What to Do with Your Beloved Collection

Whether your beloved collection consists of artwork, books, cars, music, or other significant items, you should not forget about this valuable asset when estate planning. You have likely spent quite some time — whether years or your entire life — building your collection; you should not leave its fate to the whims of the court. Estate planning is a great way to share the value and meaning of these much-loved items with those you leave behind. Through your estate plan, you can explain to your loved ones why you collected these items in the first place as well as the meaning or value they have for you.

Who Should Get My Prized Collection? There are several options for you when it comes to your collection. You may already know of a family member or friend who shares your interest and will genuinely enjoy the collection. Knowing specifically who is going to be receiving your collection may be part of the peace of mind you are looking to achieve with the preparation of your estate planning. Read More

There’s Never A Better Time Than Now To Get Your Affairs in Order

The idea of getting your financial and legal house in order is likely the last thing on your mind during the busy holiday season. But, getting started is much easier than you think. In fact, the end of the year is a good time to reflect upon the year that has passed and focus on your aspirations for the future. Don’t hold this task off for later. Some careful thought and a little bit of work now can go a long way to help you feel 100% confident about moving forward in the new year. Read More

Three Tips for Protecting Your Important Legal Paperwork in a Natural Disaster

The past few years have been no stranger to natural disasters. From multiple earthquakes, back-to-back hurricanes, and raging wildfires, the United States and abroad have suffered serious natural disasters. These acts of nature can devastate your life and your family. Who knows what the coming years will bring?

In addition to creating a disaster preparedness plan for your family, be sure to protect your legal documents during these events. Below are several tips to follow so that you can ensure your important paperwork is safe if your home is damaged or destroyed in a natural disaster. Read More

Your Fall “Legal Affairs” Checklist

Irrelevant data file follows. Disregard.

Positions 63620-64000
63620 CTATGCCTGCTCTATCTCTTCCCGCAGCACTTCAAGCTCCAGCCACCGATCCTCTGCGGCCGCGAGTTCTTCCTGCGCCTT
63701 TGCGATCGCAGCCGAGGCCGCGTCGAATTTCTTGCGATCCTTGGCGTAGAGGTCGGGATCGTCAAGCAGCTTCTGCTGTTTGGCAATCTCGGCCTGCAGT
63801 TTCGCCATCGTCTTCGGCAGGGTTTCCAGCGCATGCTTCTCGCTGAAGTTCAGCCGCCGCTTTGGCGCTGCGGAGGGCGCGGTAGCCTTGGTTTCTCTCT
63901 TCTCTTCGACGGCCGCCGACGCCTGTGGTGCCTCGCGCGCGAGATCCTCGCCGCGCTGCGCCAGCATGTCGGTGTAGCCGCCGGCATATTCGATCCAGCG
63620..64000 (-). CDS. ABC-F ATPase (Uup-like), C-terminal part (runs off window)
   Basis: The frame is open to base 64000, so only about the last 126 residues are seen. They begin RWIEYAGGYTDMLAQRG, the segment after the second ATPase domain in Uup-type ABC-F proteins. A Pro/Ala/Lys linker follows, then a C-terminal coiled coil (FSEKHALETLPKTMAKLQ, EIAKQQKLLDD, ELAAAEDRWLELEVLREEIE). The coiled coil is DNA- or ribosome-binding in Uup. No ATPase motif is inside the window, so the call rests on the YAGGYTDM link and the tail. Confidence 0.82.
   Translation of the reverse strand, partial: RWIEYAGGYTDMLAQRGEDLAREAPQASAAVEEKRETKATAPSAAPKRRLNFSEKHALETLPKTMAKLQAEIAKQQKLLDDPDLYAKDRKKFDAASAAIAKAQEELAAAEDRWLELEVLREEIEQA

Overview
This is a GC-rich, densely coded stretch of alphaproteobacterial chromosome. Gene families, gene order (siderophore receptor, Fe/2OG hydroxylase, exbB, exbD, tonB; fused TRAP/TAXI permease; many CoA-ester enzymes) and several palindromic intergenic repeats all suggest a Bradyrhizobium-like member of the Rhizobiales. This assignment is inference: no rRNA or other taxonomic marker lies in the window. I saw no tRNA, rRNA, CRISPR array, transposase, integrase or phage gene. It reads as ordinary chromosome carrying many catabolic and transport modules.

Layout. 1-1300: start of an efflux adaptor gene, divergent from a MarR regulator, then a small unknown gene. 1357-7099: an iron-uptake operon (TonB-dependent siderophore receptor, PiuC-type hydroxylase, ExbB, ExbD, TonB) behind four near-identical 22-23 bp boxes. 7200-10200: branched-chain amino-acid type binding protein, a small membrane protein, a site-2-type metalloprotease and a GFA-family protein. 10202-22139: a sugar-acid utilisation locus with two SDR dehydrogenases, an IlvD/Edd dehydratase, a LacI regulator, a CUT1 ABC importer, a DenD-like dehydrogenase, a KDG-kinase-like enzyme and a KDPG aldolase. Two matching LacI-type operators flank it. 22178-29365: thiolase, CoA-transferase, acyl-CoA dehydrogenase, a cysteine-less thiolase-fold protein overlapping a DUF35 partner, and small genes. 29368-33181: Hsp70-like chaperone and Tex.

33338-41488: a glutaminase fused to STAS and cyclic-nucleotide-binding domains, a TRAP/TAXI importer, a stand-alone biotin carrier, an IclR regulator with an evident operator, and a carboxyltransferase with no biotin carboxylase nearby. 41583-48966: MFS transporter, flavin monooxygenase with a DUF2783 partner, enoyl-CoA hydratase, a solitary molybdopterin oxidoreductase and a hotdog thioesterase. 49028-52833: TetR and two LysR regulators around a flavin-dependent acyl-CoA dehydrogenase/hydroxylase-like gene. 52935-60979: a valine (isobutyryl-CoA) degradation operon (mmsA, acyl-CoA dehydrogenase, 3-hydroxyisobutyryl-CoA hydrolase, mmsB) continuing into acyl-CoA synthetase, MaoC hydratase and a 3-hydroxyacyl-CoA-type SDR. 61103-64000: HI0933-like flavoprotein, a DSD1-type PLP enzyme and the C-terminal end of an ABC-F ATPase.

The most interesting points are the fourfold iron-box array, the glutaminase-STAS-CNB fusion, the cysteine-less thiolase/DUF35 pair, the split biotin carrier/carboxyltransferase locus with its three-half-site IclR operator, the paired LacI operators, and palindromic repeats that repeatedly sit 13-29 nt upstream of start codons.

There are several reasons to review and update your legal matters, including your estate plan. Understanding how your wishes are affected by applicable law will help make you make a more informed decision and protect you and your loved ones. Below is a checklist to ensure your planning meets your needs and is up-to-date: Read More

Not Married? You’re not alone – but you still need a plan. Estate Planning for People Living Together, Bachelors, and Bachelorettes

Approximately half of America’s population over the age of 16 is unmarried. While much of the discussion involving estate planning focuses on married couples, this topic is just as important for a single person. In fact, many times it is even more important that a single person have a well-coordinated estate plan. This is because the default laws governing estates often work poorly for people without a spouse and may not adequately provide for a significant other or unmarried partner. Having a cohesive and well-drafted estate plan will ensure that you protect and provide for those you truly care about upon your death. Read More

What to Do When Your Doctor Says to “Get Your Affairs in Order”

Five words no one ever wants to hear from their doctor: “Get your affairs in order.” Unfortunately, 58 percent of Americans do not have a will or trust, and it often requires a chronic disease or terminal illness diagnosis, or other life-changing event to prompt the estate planning process. Talk to your attorney about completing the documents below and follow these tips to protect your future and make the circumstances easier for your loved ones. Read More